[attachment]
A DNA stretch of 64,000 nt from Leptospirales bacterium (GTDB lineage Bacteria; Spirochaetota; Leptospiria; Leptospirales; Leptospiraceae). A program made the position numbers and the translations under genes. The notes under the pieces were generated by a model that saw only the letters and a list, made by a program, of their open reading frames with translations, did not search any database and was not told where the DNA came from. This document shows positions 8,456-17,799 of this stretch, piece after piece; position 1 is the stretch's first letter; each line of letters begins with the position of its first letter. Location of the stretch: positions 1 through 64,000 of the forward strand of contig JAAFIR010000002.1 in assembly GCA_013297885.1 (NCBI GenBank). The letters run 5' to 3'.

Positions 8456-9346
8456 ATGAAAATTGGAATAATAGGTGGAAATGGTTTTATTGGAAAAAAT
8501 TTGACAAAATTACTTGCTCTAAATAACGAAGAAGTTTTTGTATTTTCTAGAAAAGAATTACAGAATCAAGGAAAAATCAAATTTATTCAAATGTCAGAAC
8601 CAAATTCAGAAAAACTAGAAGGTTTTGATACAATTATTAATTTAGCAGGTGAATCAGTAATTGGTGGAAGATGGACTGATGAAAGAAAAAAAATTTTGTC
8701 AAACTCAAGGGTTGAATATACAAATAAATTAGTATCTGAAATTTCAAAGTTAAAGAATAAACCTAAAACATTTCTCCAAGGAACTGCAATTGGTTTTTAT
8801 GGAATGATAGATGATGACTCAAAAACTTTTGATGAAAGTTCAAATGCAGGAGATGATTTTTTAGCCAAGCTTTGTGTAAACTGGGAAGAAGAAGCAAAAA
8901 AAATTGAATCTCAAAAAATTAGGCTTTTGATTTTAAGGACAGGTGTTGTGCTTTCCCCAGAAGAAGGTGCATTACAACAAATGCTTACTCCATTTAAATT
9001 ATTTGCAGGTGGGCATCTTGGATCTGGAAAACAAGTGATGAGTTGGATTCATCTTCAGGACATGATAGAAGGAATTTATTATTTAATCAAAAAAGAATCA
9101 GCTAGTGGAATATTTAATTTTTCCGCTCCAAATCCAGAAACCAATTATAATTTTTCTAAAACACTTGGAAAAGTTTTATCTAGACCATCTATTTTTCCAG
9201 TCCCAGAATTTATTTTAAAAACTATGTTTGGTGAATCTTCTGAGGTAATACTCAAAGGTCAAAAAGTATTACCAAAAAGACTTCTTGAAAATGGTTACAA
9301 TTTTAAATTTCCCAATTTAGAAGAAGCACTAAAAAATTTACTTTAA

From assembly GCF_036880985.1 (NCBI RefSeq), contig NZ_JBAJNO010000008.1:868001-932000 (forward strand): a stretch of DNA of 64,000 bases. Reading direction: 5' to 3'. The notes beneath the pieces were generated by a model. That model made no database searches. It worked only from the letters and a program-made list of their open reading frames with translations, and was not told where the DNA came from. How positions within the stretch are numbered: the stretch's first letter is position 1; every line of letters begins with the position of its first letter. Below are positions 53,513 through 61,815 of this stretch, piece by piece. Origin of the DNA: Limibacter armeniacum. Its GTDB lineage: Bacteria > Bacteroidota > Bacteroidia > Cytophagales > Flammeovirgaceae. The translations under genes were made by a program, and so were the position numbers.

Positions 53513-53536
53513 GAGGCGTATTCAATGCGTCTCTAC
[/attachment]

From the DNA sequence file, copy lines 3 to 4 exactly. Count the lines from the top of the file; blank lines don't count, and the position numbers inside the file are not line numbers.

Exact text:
8456 ATGAAAATTGGAATAATAGGTGGAAATGGTTTTATTGGAAAAAAT
8501 TTGACAAAATTACTTGCTCTAAATAACGAAGAAGTTTTTGTATTTTCTAGAAAAGAATTACAGAATCAAGGAAAAATCAAATTTATTCAAATGTCAGAAC